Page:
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A Michigan court of appeals decided this week that, despite a mother's plea, a message left behind by her 21-year-old son on his cellphone is valid as a will.
Lanora Jones, 49, the mother of Duane Francis Horton Jr., took her case to court in late 2016, almost a year after her son died by suicide, stating the digital letter should not be deemed as his official will and testament.
Before he died, Horton left a hand-written letter that read, "I am truly sorry about this... my final note, my farewell note is on my phone," according to court records.
On the phone, Horton wrote that he wanted nothing to go to his mother, including a $100,000 trust fund left behind by his late father.
Horton's roommates, who found his body, were the first to read the document. The "farewell" letter contained last sentiments, apologies to specific individuals, some religious comments and requests for his funeral arrangements, according to court filings.
Horton then went into the distribution of his property, giving his half-sister, Shella Graves, the full amount of his trust fund.
"If at all possible, make sure that my trust fund goes to my half-sister, Shella, and only her," Horton's will stated. "Not my mother."
Samuel Gilbertson, the mother's lawyer, said Jones and Horton were estranged and Horton had been living with his grandmother for a period of time before his death.
"They did not have a close relationship," Gilbertson said in a phone interview with NBC News on Thursday. "His mother had made more of an effort to be involved in the relationship and it looked like things were going to become more amicable."
Jones' case, which was decided Tuesday, hinged on a Michigan probate law that lists the requirements that must be met for a will to be deemed legal.
"The focus [for Jones] was to make sure that her son's intent was actually done," Gilbertson said. "We had serious questions if the note was actually written by her son, and if it remained in the condition that it was initially written, it was an editable document."
The Michigan statute says the will has to be signed in the presence of two witnesses. If no witnesses are present, the text must be in the handwriting of the grantor and contain a handwritten signature and handwritten date.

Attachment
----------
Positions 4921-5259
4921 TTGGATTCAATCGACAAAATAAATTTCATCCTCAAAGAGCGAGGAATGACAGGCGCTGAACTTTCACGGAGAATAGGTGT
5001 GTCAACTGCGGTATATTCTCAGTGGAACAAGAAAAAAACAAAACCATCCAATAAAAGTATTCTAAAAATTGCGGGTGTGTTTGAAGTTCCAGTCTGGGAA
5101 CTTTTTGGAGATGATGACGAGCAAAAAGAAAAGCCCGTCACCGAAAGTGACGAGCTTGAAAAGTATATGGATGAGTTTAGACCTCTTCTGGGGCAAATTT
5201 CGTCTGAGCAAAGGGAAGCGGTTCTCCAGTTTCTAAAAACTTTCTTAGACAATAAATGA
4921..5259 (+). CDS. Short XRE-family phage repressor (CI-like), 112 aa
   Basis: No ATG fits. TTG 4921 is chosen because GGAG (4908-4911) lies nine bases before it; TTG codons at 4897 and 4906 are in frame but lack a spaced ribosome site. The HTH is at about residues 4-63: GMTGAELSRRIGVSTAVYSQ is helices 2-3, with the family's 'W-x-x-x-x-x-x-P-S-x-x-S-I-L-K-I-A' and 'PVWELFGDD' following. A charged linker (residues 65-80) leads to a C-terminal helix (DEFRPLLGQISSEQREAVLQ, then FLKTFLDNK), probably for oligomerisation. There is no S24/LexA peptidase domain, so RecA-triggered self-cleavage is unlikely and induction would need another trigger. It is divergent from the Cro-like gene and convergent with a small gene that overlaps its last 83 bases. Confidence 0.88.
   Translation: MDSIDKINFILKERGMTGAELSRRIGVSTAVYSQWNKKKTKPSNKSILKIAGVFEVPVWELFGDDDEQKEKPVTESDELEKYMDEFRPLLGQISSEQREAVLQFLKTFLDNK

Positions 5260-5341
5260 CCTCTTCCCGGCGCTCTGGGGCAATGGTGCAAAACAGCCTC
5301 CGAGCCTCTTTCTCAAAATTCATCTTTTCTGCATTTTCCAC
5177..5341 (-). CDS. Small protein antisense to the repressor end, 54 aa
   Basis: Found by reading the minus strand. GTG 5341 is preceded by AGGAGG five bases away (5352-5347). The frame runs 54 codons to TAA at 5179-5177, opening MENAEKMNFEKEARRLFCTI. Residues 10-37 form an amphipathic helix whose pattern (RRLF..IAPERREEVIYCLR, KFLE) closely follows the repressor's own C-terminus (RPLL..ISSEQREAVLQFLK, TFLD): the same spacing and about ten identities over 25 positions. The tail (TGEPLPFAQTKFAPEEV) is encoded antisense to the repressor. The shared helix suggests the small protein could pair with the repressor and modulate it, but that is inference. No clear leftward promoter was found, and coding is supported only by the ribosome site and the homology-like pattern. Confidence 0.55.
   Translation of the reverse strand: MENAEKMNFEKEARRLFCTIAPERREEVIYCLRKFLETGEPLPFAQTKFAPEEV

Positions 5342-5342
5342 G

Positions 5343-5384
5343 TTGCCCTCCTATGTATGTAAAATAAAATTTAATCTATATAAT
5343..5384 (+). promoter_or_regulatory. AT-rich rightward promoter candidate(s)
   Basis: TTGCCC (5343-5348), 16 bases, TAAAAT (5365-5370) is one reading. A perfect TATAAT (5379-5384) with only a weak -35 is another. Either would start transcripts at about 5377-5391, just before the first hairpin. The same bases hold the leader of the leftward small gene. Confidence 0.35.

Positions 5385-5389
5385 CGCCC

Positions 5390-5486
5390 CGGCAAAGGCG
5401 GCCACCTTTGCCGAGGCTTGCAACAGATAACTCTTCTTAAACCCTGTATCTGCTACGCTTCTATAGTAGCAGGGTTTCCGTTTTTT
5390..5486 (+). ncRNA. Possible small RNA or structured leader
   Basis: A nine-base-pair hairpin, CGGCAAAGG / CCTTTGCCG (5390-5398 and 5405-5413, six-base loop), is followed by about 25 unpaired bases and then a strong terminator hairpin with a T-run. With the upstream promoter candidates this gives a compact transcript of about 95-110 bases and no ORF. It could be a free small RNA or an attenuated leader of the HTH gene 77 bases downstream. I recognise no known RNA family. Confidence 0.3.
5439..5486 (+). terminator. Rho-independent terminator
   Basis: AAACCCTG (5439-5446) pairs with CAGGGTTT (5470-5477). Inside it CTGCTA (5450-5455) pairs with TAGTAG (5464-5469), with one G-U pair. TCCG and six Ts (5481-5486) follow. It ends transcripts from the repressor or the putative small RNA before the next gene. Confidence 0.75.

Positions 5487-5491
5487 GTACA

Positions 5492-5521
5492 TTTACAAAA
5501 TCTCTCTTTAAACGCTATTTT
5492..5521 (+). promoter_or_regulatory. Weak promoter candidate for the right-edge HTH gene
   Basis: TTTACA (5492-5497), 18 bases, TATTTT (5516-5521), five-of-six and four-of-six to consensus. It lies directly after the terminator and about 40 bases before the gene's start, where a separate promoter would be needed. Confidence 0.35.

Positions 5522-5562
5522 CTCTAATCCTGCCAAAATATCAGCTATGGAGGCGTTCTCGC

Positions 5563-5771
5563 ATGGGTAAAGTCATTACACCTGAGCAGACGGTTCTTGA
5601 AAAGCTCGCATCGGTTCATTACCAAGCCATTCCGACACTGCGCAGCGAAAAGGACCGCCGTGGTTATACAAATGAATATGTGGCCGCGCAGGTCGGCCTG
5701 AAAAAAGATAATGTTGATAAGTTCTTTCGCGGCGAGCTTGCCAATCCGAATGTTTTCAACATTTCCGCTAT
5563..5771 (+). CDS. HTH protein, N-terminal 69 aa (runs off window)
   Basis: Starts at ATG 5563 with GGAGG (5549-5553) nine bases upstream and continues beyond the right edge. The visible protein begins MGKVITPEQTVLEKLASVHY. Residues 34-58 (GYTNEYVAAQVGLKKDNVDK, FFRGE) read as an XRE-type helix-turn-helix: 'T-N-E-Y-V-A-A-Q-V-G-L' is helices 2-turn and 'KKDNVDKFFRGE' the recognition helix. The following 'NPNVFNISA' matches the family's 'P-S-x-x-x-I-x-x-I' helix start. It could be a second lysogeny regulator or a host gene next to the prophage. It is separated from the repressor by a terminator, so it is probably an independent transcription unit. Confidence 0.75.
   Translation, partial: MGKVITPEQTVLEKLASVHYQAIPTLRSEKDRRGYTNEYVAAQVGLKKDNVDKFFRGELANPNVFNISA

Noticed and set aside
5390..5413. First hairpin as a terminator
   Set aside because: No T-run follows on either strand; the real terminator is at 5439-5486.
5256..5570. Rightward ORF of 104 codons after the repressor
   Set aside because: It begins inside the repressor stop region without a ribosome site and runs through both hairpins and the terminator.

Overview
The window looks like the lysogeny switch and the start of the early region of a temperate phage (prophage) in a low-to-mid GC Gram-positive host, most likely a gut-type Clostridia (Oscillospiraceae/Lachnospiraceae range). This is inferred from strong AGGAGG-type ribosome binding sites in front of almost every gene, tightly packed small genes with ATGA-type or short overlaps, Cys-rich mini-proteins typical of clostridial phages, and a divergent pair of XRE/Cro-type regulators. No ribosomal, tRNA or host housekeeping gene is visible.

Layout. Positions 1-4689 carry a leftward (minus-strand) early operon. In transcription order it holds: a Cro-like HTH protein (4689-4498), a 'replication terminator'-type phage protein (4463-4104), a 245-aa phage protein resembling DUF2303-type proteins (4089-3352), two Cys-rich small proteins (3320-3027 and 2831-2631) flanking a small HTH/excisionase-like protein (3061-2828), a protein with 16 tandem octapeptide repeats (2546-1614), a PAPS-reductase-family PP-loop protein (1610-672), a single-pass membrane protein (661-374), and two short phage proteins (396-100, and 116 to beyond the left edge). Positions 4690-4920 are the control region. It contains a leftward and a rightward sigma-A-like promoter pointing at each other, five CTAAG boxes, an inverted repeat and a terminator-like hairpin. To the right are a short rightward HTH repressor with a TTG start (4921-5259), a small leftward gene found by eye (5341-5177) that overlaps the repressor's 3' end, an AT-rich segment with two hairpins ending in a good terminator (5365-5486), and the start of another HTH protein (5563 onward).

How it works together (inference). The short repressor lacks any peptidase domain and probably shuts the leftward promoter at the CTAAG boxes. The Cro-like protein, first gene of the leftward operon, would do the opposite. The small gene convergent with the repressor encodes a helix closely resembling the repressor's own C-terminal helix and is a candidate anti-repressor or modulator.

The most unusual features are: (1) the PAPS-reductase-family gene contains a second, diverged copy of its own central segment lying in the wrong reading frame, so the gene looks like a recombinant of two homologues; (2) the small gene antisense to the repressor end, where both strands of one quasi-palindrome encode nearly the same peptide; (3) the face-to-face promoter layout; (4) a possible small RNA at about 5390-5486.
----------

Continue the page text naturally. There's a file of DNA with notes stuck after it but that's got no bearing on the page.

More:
Horton's digital letter met none of those requirements, but the appellate court still deemed it valid on the grounds that there was enough evidence of Horton's intent for it to be his will.
The victim's roommates testified against Jones in court, saying that the digital letter read like what Horton would have said.
Another concern stated in court by Gilbertson was Horton's mental health. According to the lawyer, the 21-year-old had a history of bipolar disorder, tourette's and ADHD.
"[Jones] has a hard time believing that this is actually what he intended, obviously this is someone who was considering committing suicide," Gilbertson said.
"This ruling will have significant implications and precedes centuries of precedent," Gilbertson said. "It will be very interesting in Michigan to see how cases similar to this go forward from now on."
One case similar to Horton's was recently decided in Australia. The Supreme Court in Brisbane found a draft, unsent text message viable as the will of a 55-year-old man, who had died of suicide in October 2016. In the message, which was addressed to his brother, the man appointed his brother and nephew to take all that he had, stating that he was unhappy with his wife, the Australian Broadcasting Corporation reported last year.